· Some of the richest places in England, like West Berkshire, Cotswold and Crawley, deliver worse outcomes for their disadvantaged children than places that are much poorer like Sunderland and Tower Hamlets.
· Apart from London, English cities are punching below their weight on social mobility outcomes. No other city makes it into the top 20 per cent.
· Early years - Disadvantaged children are 14 percentage points less likely to be school ready at age five in coldspots than hotspots: in 94 areas, under half of disadvantaged children reach a good level of development at age 5.
· Schools - 51 per cent of London children on free school meals achieve A* to C in English and maths GCSE compared to an average of 36 per cent of children on free school meals in all other English regions: in the best place (Westminster) 63 per cent get good English and maths GCSEs, but in the worst (Isle of Wight) only 27 per cent do.
· A critical factor in the performance of top local authorities is the number and quality of teachers available. A secondary teacher in the most deprived area is 70 per cent more likely to leave.
· Schools in rural and coastal areas are isolated and lack partnerships with other schools. In Lancashire and West Yorkshire only 19 per cent of all schools are either in a multi-academy trust or an equivalent trust compared to 35 per cent in north east London and the East of England.
· Youth – In Kensington and Chelsea, 50 per cent of disadvantaged youngsters make it to university, but in Hastings, Barnsley and Eastbourne, the university participation rate for this group falls to just 10 per cent.
· One quarter of young people are NEET (not in education, employment or training) in the worst local authority area a year after GCSEs (South Ribble) compared to 1 per cent in North Hertfordshire.
· Working lives - In 71, largely rural, areas more than 30 per cent of people earn below the voluntary living wage: average wages in the worst performing area, West Somerset, are £312 a week, less than half of the best performing areas of London, Wandsworth, Richmond upon Thames and Westminster.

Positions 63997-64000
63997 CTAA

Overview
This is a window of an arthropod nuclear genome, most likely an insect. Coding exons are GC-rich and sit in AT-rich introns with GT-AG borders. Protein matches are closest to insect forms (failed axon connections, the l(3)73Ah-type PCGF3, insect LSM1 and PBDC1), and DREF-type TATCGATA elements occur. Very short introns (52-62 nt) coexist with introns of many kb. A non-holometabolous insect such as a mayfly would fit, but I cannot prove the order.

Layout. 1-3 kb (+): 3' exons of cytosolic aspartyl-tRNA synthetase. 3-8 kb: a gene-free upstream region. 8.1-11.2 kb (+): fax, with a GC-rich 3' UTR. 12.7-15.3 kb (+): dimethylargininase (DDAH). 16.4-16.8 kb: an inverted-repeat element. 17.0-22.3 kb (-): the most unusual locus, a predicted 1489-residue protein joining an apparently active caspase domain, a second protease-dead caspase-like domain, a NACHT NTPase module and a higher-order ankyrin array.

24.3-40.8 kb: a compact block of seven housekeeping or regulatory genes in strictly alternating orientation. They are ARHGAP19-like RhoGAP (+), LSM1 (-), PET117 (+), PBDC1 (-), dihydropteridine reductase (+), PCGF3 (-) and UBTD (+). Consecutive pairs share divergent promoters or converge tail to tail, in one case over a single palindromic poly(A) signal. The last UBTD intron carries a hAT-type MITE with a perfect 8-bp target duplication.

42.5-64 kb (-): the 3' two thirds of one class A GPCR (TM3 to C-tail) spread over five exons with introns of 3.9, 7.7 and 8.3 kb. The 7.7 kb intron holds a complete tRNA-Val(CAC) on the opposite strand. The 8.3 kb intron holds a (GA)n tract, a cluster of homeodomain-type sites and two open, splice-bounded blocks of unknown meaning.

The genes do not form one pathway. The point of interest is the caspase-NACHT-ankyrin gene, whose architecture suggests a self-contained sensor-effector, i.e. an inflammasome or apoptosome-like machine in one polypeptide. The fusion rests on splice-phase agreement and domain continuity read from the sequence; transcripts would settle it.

· In Bolsover, just 17 per cent of residents are in jobs that are professional and managerial positions compared to 51 per cent in Oxford.
· City residents face barriers in their working lives with high housing costs and high rates of low paid work, as residents of commuter belts benefit from greater rates of top jobs and more families own their own homes.
· In Blaby, Rochford and Harborough, 80 per cent of residents own their home but in Tower Hamlets it is just 18 per cent.
· Every local authority should develop an integrated strategy for improving disadvantaged children’s outcomes and that Pupil Premium funds should be invested in evidence-based practice.
· Local authorities should support collaboration between isolated schools, subsidise transport for disadvantaged young people in isolated areas and encourage Local Enterprise Partnerships (LEP) to follow the North East LEP’s approach to improving careers support for young people.
· Local authorities should all become accredited Living Wage employers and encourage others in their communities to do likewise.
· Central government should launch a fund to enable schools in rural and coastal areas to partner with other schools to boost attainment.
· Regional School Commissioners should be given responsibility to work with universities, schools and Teach First to ensure that there is a good supply of teachers in all parts of their regions.
· The Department for Business, Energy and Industrial Strategy should match the Department for Education’s £72 million for the Opportunity Areas to ensure there is a collaborative effort across local education systems and labour markets.
· Central government should rebalance the national transport budget to deliver a more equal share of investment per person and contribute towards a more regionally balanced economy.